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First up, alphabetically speaking, is Karen Vaughan is the author of the Laura and Gerry Mysteries, as well as Holmes in America and Dead Comic Standing. She is also a PA for authors, and a talk show host here on the Red River Radio Network. Welcome back, Karen. You’ve been here so often, I’ve lost track. It’s like a second home for you.

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Second is Scott Moses, author of the futuristic thriller Between Truth and Eternity and the hilariously thought provoking Fools of Parody. Welcome back, Scott! We’re so delighted to have you here for a second visit.

This show was originally scheduled for Wednesday, July 25, but I was ill. I’m better now, so away we go!

Listen in live, or catch it at your convenience.

Karen Vaughan Scott Moses What's Write for Me collage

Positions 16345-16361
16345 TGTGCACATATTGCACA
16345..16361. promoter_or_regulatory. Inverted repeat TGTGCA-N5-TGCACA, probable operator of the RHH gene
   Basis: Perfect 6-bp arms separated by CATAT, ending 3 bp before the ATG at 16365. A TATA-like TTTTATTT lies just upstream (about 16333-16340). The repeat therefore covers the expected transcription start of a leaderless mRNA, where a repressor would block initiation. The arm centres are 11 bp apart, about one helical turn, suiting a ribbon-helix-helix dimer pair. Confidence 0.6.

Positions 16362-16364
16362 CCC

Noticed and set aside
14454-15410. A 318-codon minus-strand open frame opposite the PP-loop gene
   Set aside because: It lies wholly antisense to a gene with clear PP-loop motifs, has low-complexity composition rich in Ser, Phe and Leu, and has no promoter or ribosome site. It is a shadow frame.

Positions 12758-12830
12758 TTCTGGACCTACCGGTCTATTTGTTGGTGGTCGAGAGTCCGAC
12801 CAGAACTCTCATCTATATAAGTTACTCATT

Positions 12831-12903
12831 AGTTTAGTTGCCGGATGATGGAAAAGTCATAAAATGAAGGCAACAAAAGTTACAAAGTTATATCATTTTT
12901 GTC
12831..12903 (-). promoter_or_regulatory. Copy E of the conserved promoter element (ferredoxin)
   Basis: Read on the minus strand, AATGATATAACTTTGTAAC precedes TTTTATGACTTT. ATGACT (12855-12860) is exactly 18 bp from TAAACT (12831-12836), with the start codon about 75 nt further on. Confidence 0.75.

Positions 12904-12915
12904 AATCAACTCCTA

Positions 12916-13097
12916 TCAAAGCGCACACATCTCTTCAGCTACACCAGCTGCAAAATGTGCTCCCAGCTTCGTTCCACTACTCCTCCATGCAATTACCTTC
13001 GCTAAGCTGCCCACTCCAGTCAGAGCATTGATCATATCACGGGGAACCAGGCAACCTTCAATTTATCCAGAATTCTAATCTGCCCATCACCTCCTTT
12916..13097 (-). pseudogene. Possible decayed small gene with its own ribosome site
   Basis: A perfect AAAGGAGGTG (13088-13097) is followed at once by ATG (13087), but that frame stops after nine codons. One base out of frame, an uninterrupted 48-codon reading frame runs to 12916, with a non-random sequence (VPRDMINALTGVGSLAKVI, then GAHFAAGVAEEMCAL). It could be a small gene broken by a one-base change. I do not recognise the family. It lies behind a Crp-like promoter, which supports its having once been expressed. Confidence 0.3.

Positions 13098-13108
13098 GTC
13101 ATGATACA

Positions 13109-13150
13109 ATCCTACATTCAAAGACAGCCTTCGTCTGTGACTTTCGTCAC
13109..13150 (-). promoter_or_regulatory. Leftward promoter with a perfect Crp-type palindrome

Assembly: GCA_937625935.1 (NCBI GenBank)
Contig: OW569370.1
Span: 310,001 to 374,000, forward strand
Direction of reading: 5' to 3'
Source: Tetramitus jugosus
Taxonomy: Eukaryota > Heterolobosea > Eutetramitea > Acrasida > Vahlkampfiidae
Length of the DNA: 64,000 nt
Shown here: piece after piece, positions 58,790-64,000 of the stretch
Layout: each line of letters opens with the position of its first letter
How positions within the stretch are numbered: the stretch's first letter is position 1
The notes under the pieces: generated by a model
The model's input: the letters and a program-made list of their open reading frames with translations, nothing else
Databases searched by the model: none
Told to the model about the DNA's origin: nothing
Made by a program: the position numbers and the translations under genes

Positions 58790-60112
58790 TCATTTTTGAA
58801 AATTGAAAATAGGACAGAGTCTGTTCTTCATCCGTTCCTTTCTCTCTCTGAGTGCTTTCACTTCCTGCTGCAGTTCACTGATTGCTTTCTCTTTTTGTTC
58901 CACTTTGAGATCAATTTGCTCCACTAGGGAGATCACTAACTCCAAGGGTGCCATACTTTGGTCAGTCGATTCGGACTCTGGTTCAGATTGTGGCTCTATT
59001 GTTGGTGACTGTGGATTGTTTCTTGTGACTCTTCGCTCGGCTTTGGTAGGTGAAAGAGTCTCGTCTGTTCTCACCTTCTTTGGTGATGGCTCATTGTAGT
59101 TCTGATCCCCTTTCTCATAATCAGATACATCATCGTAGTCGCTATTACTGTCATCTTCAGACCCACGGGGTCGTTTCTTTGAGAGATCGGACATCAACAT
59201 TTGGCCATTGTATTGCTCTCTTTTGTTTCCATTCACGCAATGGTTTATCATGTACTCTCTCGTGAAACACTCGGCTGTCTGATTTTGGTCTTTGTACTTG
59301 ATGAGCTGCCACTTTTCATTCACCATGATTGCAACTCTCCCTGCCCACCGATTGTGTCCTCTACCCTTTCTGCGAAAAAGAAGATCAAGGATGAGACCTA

author, books, Cereal Authors, Excerpts, Fantasy, Fiction, Romance, Ruth Davis Hays, Sci-Fi, Uncategorized, YA

The Dawnstone Tale — continued

by R. L. Davis Hays

translations cover front 96

CHAPTER ONE (cont’d)

Keinigan watched the newcomers from behind the bar. They touched and whispered with a familiarity he identified, though seldom shared. Trying to appear nonchalant and busy himself about the bar, his eyes were continually brought back to the young woman. She was breathtaking. Light eyes, the color of amethyst, had ensnared him instantly. Her skin was cream, smooth and flawless, filling a slight yet curvaceous vessel. The openness in her expression made him want to defend her, please her. Follow her, anywhere.

He had no doubt that her traveling partner felt the same towards this magnificent lady. The companion, whom Keinigan could tell was most definitely male (even covered deep in a hooded cloak), did not leave her side for an instant.

The thief had considered assailing the pair once they left, so he could relieve his debt to Gala. But, as soon as the woman had unwrapped her veil with the graceful movements of a dancer, revealing a fall of fiery golden tresses down her back, Keinigan had forgotten all about the money. He thought of nothing but burying his face in those tender waves and taking in their sweet fragrance.